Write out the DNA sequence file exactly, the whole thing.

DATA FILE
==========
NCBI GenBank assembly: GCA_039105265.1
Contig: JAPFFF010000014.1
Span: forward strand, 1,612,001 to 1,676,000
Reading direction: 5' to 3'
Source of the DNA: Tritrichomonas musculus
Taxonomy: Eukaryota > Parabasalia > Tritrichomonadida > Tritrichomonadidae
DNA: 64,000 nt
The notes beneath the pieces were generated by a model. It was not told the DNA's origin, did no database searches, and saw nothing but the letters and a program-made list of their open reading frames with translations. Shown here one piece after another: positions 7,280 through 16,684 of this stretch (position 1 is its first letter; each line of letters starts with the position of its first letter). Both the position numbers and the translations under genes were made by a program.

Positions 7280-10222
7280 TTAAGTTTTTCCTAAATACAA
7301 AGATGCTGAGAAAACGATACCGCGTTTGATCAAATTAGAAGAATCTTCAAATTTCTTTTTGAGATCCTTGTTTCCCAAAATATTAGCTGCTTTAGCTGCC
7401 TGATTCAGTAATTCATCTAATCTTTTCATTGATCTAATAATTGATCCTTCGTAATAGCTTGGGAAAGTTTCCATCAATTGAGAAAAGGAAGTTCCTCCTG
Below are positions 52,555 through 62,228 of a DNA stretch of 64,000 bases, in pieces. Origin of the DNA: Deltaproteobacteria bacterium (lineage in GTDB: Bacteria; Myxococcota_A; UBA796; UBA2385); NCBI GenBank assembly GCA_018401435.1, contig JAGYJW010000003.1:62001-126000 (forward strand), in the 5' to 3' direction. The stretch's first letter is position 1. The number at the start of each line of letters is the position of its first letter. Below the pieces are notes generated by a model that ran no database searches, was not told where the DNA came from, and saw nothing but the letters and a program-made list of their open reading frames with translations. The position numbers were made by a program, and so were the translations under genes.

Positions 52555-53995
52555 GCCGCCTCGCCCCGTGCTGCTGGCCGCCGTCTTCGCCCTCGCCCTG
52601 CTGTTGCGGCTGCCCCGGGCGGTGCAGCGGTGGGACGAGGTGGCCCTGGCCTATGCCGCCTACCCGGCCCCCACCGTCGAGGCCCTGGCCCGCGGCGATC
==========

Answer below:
NCBI GenBank assembly: GCA_039105265.1
Contig: JAPFFF010000014.1
Span: forward strand, 1,612,001 to 1,676,000
Reading direction: 5' to 3'
Source of the DNA: Tritrichomonas musculus
Taxonomy: Eukaryota > Parabasalia > Tritrichomonadida > Tritrichomonadidae
DNA: 64,000 nt
The notes beneath the pieces were generated by a model. It was not told the DNA's origin, did no database searches, and saw nothing but the letters and a program-made list of their open reading frames with translations. Shown here one piece after another: positions 7,280 through 16,684 of this stretch (position 1 is its first letter; each line of letters starts with the position of its first letter). Both the position numbers and the translations under genes were made by a program.

Positions 7280-10222
7280 TTAAGTTTTTCCTAAATACAA
7301 AGATGCTGAGAAAACGATACCGCGTTTGATCAAATTAGAAGAATCTTCAAATTTCTTTTTGAGATCCTTGTTTCCCAAAATATTAGCTGCTTTAGCTGCC
7401 TGATTCAGTAATTCATCTAATCTTTTCATTGATCTAATAATTGATCCTTCGTAATAGCTTGGGAAAGTTTCCATCAATTGAGAAAAGGAAGTTCCTCCTG
Below are positions 52,555 through 62,228 of a DNA stretch of 64,000 bases, in pieces. Origin of the DNA: Deltaproteobacteria bacterium (lineage in GTDB: Bacteria; Myxococcota_A; UBA796; UBA2385); NCBI GenBank assembly GCA_018401435.1, contig JAGYJW010000003.1:62001-126000 (forward strand), in the 5' to 3' direction. The stretch's first letter is position 1. The number at the start of each line of letters is the position of its first letter. Below the pieces are notes generated by a model that ran no database searches, was not told where the DNA came from, and saw nothing but the letters and a program-made list of their open reading frames with translations. The position numbers were made by a program, and so were the translations under genes.

Positions 52555-53995
52555 GCCGCCTCGCCCCGTGCTGCTGGCCGCCGTCTTCGCCCTCGCCCTG
52601 CTGTTGCGGCTGCCCCGGGCGGTGCAGCGGTGGGACGAGGTGGCCCTGGCCTATGCCGCCTACCCGGCCCCCACCGTCGAGGCCCTGGCCCGCGGCGATC